Envision this, you’re a retinol freshman on your way to Ultra or Sephora to finally dip your toes in the retinol pool. You've heard countless online testimonials about the mystical and age-reversing effects of this literal fountain of youth, so you proceed to use it EVERY night (cause who doesn’t want fetus-looking skin?), only for you to catalyze a total skin freakout —
with zits, bumps, redness, you name it, making unwanted cameos. However, social media then tells you that this exacerbation of breakouts is all part of the retinol process, and you must simply soldier through in order to reach your baby skin goals. But is your skin actually purging, or is it having a reaction to a formulation that simply isn’t working for you?...
Before we tackle this head-on, let’s dive into what exactly a skin purge is:
The incorrect definition, which is still perpetuated in the beauty world, is that a skin purge is like a skin detox of sorts that purges the skin of bodily “toxins.” But this is a complete myth as the skin doesn’t eliminate toxins from our bodies - it's our livers, kidneys, lungs, intestines, urine, and doodoos that do. So in hopes to put a stop to any further miscommunications, I would like to present the true meaning of a skin purge:
Skin purging (verb) is a temporary adjustment period that our skin undergoes after being introduced to a retinoid or a hydroxy acid (i.e. a chemical exfoliant). Rarely and momentarily, you will experience some bumps in the road, but this is brief and only lasts three weeks or so, and thereafter, your skin gets better.
So why does your skin get a little bit worse in the process?
The concentration of your retinoid or hydroxy acid plus the pH of your formulation is what determines a purge. And consequently, what a retinoid or a hydroxy acid does is speed up cellular turnover, resulting in your skin shedding skin cells at a much faster pace than it would in a natural 28-day cycle.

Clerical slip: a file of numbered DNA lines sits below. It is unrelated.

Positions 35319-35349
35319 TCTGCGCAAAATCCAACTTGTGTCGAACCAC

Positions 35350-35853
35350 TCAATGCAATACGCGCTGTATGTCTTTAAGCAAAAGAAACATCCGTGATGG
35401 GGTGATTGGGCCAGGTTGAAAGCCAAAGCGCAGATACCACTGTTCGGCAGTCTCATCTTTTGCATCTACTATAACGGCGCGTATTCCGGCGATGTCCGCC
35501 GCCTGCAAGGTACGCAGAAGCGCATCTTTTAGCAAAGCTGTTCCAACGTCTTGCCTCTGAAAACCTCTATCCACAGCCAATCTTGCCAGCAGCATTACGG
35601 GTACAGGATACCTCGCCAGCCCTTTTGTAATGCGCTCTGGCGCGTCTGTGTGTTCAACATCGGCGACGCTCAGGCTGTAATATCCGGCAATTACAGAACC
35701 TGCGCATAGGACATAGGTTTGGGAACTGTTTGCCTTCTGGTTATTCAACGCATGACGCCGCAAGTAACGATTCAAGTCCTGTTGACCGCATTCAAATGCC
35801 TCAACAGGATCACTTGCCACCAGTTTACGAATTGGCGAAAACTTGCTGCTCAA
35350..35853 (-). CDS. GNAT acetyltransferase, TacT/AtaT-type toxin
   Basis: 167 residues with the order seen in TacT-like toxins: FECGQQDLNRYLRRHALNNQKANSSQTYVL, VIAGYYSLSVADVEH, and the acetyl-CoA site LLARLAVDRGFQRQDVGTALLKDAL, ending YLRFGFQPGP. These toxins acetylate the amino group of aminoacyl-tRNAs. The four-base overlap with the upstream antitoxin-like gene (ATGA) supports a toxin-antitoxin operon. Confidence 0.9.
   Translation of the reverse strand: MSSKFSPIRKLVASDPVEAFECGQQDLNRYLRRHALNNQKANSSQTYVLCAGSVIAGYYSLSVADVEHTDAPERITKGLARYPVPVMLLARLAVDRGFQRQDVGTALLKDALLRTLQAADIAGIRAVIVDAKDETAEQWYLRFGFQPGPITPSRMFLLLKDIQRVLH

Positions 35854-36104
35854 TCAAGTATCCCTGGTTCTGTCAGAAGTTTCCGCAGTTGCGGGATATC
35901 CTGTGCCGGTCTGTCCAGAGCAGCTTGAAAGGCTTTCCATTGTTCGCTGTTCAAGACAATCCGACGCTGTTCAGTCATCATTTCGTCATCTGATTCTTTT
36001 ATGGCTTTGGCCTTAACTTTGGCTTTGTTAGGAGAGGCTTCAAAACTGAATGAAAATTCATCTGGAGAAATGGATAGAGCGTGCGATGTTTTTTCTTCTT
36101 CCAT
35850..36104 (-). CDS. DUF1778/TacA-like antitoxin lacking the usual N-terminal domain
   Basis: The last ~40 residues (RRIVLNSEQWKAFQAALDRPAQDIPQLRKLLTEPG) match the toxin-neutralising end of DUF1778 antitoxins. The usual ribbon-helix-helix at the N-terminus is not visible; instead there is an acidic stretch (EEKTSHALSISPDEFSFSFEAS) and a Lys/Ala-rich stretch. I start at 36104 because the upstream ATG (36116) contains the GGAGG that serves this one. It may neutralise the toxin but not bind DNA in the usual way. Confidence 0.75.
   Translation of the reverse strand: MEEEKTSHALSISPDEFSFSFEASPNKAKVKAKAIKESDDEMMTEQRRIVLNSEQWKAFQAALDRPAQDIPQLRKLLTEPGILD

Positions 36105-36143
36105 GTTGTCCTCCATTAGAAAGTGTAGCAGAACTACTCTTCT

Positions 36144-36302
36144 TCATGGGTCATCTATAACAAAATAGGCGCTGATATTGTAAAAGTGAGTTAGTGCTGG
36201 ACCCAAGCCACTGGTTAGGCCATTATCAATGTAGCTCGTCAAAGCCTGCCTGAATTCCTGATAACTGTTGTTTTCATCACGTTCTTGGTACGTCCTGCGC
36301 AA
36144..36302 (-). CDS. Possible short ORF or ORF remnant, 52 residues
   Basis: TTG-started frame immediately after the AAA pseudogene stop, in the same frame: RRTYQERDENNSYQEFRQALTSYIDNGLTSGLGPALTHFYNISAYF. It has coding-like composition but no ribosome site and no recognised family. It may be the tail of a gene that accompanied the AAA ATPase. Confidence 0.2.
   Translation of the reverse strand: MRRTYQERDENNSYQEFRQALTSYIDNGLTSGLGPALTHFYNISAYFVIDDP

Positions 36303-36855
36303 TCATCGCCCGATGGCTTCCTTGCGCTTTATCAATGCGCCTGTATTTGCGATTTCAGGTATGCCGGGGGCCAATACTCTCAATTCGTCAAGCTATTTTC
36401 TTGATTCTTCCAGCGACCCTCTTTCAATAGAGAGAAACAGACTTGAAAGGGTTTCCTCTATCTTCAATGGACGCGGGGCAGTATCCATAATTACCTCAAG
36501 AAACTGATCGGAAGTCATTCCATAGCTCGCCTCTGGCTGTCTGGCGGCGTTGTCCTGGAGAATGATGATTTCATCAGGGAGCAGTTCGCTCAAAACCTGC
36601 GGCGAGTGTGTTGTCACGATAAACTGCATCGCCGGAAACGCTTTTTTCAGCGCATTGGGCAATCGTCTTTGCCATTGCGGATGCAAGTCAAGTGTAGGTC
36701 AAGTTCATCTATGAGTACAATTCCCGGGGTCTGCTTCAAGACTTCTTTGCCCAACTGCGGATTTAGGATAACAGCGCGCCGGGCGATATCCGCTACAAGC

Skin purging vs. skin reaction: How do they differ?
Skin reactions involve symptoms of inflammation and irritation that don’t improve over time. In addition to this, you’ll also likely experience inflamed breakouts in areas that you don’t typically break out in. Another distinguishing factor between the two is time - as a skin reaction can last well over six weeks and continue for as long as you introduce and reapply the irritant to your skin.
How to discern if you’re experiencing a purge or a reaction:
- Ingredients that accelerate cell turnover such as retinoids, retinol, AHAs, and BHAs can catalyze a purge, but ingredients like vitamin C will only ever cause a reaction.
- The formulation or the concentration of a product can also play a role. But this doesn’t mean the product itself isn't good, most of the time, it just means it’s not good for you.
How to minimize a purge?
- For retinol first-timers, do not begin with a prescription-strength formulation. Rather, opt for an over-the-counter dose in the lightest concentration.
- To prevent your skin from freaking out, start by incorporating a retinoid twice a week at night and continue to do this for several weeks. Thereafter, you can add an extra night and repeat the process until you build a solid tolerance.
- If you’re really nervous about the severity of a potential purge, you can also limit the number of actives you're using and rather tailor your skincare to tackle one skin concern or goal at a time.
I hope the above has cleared up any and ALL retinol purge confusion. And if you have a few more questions regarding the topic, feel free to share them in the comments section below.